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Brake cooling thru wheels

Brake cooling thru wheels

With road wheels that have a unidirectional vent pattern built into them, do the louvers draw air from the outside to the inside drawing cooling air over the brakes or
- does it draw hot air from the brake area out to the air outside?

RE: Brake cooling thru wheels

Your inquiry brings back an intresting experience that happened when I was crew chief on an SCCA Trans Am series race car in the mid eighties.

We had a problem with front brake over-heating at the end of long, fast straight aways. We were running alloy wheels (10 X 16) and thought that the wheel width was not allowing the hot air to vent out fast enough.

My thought was to fabricate fins that would make the wheels fans. (BBS wheels offered this as an optional accessory at the time. We were not using BBS wheels at this time however). We did this and tested the air flow on our lathe. Lots of air flow indeed. The air moved from the outside to inside of the wheel as per design intent. We thought this would help keep tire temperatures down as versus allowing brake heat to move through the wheel.

We went to a fast race track on the west coast (Portland International Raceway) to test our brake cooling fans. After five laps the driver radioed that the engine coolant was begining to get too hot. Brakes were great though.

To get to the point, what was happening was the fans were creating so much pressure behind the engine radiator that flow was reduced considerably. We did not figure this out immediately. But that is what happened in our case. The speed at the end of long straight was approximately 190 MPH. A street driven vehicle's dynamics are not really equated to a race car.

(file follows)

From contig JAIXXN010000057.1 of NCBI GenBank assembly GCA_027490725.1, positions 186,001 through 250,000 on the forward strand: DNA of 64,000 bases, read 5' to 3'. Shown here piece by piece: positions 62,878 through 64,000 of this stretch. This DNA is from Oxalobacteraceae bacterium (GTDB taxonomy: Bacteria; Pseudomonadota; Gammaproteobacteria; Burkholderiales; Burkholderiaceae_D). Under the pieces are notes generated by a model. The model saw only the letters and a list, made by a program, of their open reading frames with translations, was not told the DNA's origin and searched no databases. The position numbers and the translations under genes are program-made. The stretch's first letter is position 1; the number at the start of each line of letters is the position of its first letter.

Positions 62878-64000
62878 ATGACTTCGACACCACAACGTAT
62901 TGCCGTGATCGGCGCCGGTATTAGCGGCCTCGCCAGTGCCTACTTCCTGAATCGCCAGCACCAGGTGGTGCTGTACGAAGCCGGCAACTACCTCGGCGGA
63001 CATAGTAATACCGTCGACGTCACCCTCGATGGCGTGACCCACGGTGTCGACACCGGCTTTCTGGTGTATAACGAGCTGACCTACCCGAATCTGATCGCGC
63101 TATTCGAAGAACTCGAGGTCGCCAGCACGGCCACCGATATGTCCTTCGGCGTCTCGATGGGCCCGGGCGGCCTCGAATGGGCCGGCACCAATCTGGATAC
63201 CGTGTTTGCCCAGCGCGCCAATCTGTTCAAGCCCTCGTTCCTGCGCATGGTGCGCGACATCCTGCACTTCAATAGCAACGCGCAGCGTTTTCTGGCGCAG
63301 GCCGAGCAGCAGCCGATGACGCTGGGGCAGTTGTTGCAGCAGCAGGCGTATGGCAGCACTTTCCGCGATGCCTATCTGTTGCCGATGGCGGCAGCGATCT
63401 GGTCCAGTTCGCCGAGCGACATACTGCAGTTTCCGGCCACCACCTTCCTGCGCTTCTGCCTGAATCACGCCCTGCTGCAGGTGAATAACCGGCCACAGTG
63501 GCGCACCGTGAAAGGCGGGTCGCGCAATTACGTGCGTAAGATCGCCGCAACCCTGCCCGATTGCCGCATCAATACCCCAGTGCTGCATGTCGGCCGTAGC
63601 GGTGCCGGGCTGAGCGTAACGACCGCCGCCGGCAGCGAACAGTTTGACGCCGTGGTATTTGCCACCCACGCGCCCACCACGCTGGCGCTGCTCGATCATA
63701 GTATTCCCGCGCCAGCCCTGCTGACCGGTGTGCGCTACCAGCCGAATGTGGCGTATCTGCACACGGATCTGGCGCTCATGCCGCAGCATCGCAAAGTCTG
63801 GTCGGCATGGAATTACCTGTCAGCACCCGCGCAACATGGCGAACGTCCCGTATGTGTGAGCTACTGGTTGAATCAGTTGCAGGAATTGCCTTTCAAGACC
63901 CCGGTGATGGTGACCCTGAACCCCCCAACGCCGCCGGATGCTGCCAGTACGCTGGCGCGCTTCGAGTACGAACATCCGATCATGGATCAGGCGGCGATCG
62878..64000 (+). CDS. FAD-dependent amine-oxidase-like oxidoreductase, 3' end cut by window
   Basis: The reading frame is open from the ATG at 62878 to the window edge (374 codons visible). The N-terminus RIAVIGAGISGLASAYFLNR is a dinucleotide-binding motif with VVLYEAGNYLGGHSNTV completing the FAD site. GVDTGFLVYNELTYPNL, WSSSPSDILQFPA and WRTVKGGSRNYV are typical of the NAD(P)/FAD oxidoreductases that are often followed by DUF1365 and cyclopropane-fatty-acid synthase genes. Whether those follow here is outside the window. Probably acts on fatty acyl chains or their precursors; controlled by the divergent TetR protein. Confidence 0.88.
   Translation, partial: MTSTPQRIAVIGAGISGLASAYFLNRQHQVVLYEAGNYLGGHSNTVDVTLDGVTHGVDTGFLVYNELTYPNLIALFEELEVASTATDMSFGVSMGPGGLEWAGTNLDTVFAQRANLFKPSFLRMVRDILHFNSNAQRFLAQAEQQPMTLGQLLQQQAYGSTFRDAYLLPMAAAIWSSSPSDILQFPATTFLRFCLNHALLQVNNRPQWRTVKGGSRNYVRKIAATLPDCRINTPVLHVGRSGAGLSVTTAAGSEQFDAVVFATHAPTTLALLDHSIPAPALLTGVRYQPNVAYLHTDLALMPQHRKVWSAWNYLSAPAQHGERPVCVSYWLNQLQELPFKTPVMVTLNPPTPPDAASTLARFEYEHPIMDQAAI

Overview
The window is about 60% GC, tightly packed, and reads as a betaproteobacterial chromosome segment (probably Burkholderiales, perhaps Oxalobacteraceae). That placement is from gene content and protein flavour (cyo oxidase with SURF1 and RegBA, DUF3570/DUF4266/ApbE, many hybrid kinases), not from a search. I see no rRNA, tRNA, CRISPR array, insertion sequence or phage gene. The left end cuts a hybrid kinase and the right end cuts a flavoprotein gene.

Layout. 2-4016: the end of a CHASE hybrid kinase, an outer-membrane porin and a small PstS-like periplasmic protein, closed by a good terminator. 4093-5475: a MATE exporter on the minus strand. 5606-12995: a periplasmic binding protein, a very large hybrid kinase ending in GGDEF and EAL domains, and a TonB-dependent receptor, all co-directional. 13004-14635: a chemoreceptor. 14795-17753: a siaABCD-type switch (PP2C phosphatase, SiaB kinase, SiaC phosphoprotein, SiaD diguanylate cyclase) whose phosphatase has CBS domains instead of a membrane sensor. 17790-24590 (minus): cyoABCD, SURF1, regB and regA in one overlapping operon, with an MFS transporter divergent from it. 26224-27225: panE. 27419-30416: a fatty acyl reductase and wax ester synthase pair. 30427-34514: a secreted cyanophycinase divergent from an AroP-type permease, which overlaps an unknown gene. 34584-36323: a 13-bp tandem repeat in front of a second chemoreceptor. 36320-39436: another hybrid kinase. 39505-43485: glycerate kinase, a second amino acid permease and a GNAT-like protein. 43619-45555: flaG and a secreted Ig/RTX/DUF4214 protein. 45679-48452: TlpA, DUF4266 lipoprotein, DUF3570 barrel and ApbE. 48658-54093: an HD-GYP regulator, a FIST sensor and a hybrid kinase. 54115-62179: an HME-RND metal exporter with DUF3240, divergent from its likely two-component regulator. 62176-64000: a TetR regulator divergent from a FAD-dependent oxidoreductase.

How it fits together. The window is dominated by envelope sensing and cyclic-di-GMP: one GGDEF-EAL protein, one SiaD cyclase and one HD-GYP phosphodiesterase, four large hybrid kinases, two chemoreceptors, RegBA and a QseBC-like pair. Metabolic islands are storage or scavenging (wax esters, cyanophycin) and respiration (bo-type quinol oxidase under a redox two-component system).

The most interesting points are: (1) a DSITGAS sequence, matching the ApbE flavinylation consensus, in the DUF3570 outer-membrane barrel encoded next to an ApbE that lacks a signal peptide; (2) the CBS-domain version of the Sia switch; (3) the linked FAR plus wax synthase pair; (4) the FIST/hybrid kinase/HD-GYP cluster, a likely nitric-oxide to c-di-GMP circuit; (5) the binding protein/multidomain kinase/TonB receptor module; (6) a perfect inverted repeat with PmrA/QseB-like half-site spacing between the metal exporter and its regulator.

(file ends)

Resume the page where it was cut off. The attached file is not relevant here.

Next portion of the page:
RE: Brake cooling thru wheels

William H
So you are saying that the flow goes from the brakes and out the wheels? Right?

RE: Brake cooling thru wheels

The point is, if you are trying to actively generate airflow through the wheels, suck from inside to out on the front wheels or you will be pumping high pressure air into the engine bay and preventing the radiator from functioning properly.

Suck or blow, it doesn't matter which way you do it unless you come across a situation as described by WilliamH

RE: Brake cooling thru wheels

I have seen pictures of Corvair engine cooling fans fitted to the front wheels of race cars.

These draw air from the hub outwards, and it may actually be a lot easier to do it that way. I am sure other types of aluminium centrifugal rotors with the fins inboard, could be readily adapted to do something quite similar.

RE: Brake cooling thru wheels

Air already has to flow into the rotor vents from the inside, so it seems a bit counterproductive to blow the now brake-heated air right back to the inside and have some of it become brake inlet side air again.  Assuming the absence of dedicated rotor ventilation ducting and close-fitting adapters around the inside centers of the rotors, that is.


RE: Brake cooling thru wheels

This is banned from F1, so it probably works!


Greg Locock

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RE: Brake cooling thru wheels

FWIW I used to run these on my porsches in the late 80s early 90s.  A company made an adapter that was affixed to the center of the factory wheels and had a large plastic center cap that screwed in place to hold the wheel fan in place. I still have a few sets of these in the basement.  The fan itseld was injection molded plastic.

They worked very well and we used them in conjunction with brake cooling ducts that force fed high pressure air to the centers of the rotors.

One of the things that began happenign is that wheel weights would burn off the wheels!  Yes, they worked.  We stopped using them when open pattern 17" wheels became available.  The fans were only made for specific 16" wheels and the guy eventiually stopped making them.  I had pretty mcuh forgotten about this until recently when I bought a vintage 930 with BBS fans on it.

Steve Timmins,

RE: Brake cooling thru wheels

I think the last thing you want to be doing at high speeds is forcing more air to the wheel wells.  This will build pressure under the car causing lift and drag.  It'll also render your brake cooling ducts useless.  The idea is to promote flow in one direction, force it in with front ducts, and evacuate it through wheels and through hood louvres.  

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